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OTHER ITA SITES:
Four Essential Phases Of A Great Story
There are four phases that are absolutely essential to making your story cohesive, clear and easy to follow. The first phase involves setting and characters. Your audience needs to have some sense of where and when the story is taking place. Did this story happen in the past or is it occurring in the future? What era is it supposed to take place in? Where does the action take place? On a farm, in the workplace, on a fishing trip or at a store? Immerse your audience within your story’s context as much as possible so they can identify with it as much as possible.
Remember, you must paint the picture for them. You need to take them into your story. With effective story selling, your audience is watching your movie in their mind. Also, take the time to not only introduce your character but also to really develop them. If your audience can’t grasp who the characters are—their strengths, their faults, their dreams and what makes them unique—then they won’t be able to relate to your story. When they know the story’s characters, they will appreciate your story’s climax when it comes. That’s because they will have the necessary background information to draw from so they can connect with why the experience being conveyed would be significant to a particular character.
The second essential phase of a great story involves presenting a clear challenge or problem with which the characters must cope. Challenge generates interest and suspense. The audience is drawn in to wonder what the character is going to do about the dilemma. When presented with a challenge, it is instinctive for human beings to start guessing and projecting what they think the character will do, or better yet, what they themselves would do in the same situation. The more the challenge is a situation audience members can readily relate to, the more it will hit home.
Why is this story-selling component so crucial? If there is no obstacle to overcome, no vision to fulfill and no questions to be answered, then what’s the point of telling the story in the first place? Conflict and tension also create energy and give momentum to the story. The more engaged your audience is, the more eager they are to hear your story’s outcome. Finally, effectively setting up the story’s challenge will make the solution that much more powerful. In addition to making the story itself more powerful, the audience is able to reach a greater level of appreciation for and acceptance of your point. Create appropriate tensions when presenting the conflict so that the impact of the solution is that much more inspiring.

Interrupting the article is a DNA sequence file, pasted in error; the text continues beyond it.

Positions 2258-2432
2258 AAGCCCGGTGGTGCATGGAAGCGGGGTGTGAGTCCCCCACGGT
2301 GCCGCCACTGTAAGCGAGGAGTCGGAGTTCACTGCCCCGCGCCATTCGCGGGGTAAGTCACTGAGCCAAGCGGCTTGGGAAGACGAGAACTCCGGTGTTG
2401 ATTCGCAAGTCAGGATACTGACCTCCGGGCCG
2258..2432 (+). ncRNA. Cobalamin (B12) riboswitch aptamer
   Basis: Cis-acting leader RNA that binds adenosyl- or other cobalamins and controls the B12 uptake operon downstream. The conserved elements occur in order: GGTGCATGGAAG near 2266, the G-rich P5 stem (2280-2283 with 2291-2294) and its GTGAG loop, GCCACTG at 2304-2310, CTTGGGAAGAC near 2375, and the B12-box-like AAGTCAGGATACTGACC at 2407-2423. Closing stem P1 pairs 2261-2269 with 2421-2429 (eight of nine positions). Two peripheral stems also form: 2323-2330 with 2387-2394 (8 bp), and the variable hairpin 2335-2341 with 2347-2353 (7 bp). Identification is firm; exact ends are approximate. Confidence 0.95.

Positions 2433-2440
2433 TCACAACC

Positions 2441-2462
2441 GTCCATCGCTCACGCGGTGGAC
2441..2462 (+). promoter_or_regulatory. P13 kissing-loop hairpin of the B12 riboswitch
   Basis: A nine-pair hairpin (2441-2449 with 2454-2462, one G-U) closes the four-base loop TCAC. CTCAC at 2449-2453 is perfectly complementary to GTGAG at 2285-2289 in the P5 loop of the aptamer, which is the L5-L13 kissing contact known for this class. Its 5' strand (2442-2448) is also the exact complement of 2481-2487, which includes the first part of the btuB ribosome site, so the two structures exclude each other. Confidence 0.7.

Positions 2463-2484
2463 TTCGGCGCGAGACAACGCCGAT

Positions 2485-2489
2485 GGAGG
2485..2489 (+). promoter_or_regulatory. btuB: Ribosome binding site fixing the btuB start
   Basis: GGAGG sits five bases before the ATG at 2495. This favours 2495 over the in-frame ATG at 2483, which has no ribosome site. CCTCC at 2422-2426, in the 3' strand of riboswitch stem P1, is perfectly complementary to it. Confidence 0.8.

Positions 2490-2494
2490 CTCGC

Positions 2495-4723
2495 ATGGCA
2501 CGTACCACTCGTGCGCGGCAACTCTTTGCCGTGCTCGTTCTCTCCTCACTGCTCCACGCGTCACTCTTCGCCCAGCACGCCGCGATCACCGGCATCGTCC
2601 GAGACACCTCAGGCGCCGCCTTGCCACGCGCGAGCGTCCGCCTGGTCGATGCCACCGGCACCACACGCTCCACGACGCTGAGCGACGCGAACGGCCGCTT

The third phase of an excellent story involves its climax, or turning point. The climax is the point where all the buildup has taken you. The momentum has driven you to this one peak point in the story. It is the cliffhanger! What will happen next? What is she going to do? How will he get out of this mess? By the time you arrive at your story’s climax, you want your audience to be on the edge of their seats. It is important not to confuse this story-selling strategy with the preceding step, even though the two effects overlap. The climax of a story is a distinct point rather than a chain of events. It is the pivotal, make-it-or-break-it moment; it is the height to which all the momentum and action has led up to. This step in the story-selling process helps give your story form. Without it, your story will lack direction. Your audience will feel emotionally disturbed if all the activity rambles aimlessly with no climax and resulting conclusion. The climax is part of a clear path and it feeds off the story’s preceding action. Its culmination, followed by its solution, gives your story great flow and energy.
As I’ve outlined in the preceding paragraphs, you will impart your message most strongly if a serious issue is clearly juxtaposed with a brilliant solution. Don’t skip any of these story phases. They work together synergistically to produce a story that is powerful, compelling and inspiring. Often when we hear someone speak, we remember little of the discussion, yet the stories still remain with us. For this reason, you must embed your message, your main point, into the story. Deliver your message in a way that it will ring distinctly true and make a lasting imprint on your audience’s minds.
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